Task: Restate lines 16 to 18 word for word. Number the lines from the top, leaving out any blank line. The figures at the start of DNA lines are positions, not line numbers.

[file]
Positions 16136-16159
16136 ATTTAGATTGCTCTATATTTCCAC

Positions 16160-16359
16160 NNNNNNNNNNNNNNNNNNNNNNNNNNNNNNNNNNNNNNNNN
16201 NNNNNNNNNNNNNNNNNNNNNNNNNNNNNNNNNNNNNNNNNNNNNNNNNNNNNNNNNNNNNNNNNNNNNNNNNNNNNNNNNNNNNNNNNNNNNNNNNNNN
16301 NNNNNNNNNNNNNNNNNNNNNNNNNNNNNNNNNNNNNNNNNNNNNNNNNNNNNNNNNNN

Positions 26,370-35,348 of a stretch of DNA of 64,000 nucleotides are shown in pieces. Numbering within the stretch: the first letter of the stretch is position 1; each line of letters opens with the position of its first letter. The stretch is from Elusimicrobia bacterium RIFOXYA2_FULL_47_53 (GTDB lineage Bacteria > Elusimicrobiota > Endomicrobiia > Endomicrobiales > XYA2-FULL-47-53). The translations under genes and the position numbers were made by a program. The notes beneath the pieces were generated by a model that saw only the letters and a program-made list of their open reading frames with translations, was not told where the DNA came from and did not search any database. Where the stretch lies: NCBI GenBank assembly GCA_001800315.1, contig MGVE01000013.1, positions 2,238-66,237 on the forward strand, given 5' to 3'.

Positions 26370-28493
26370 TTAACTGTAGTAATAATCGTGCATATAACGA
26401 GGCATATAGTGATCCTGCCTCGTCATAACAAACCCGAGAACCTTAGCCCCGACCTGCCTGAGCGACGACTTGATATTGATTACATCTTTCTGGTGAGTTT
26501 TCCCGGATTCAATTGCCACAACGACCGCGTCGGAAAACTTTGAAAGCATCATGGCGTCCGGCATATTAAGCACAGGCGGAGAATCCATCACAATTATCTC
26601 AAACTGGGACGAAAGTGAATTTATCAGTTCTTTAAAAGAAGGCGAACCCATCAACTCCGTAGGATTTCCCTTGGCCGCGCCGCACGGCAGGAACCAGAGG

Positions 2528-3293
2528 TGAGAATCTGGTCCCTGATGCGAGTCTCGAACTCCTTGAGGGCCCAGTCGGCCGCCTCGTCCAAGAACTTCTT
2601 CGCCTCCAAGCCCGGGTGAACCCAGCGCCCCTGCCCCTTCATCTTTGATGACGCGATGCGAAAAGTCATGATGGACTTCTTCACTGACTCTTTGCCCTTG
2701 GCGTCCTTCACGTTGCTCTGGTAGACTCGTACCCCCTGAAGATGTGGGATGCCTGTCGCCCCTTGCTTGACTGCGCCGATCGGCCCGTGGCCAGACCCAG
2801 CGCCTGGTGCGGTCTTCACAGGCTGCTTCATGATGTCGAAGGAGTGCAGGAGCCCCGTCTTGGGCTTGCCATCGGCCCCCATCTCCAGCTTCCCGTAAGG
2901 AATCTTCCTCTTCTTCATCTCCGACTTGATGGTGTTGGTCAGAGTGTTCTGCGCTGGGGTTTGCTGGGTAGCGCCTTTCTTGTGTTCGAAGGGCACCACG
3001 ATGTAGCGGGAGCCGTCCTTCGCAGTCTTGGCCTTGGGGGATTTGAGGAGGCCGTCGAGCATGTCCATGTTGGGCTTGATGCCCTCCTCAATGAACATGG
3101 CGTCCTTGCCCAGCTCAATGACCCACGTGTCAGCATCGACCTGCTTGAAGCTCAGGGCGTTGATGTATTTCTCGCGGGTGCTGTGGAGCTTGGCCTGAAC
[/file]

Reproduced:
2701 GCGTCCTTCACGTTGCTCTGGTAGACTCGTACCCCCTGAAGATGTGGGATGCCTGTCGCCCCTTGCTTGACTGCGCCGATCGGCCCGTGGCCAGACCCAG
2801 CGCCTGGTGCGGTCTTCACAGGCTGCTTCATGATGTCGAAGGAGTGCAGGAGCCCCGTCTTGGGCTTGCCATCGGCCCCCATCTCCAGCTTCCCGTAAGG
2901 AATCTTCCTCTTCTTCATCTCCGACTTGATGGTGTTGGTCAGAGTGTTCTGCGCTGGGGTTTGCTGGGTAGCGCCTTTCTTGTGTTCGAAGGGCACCACG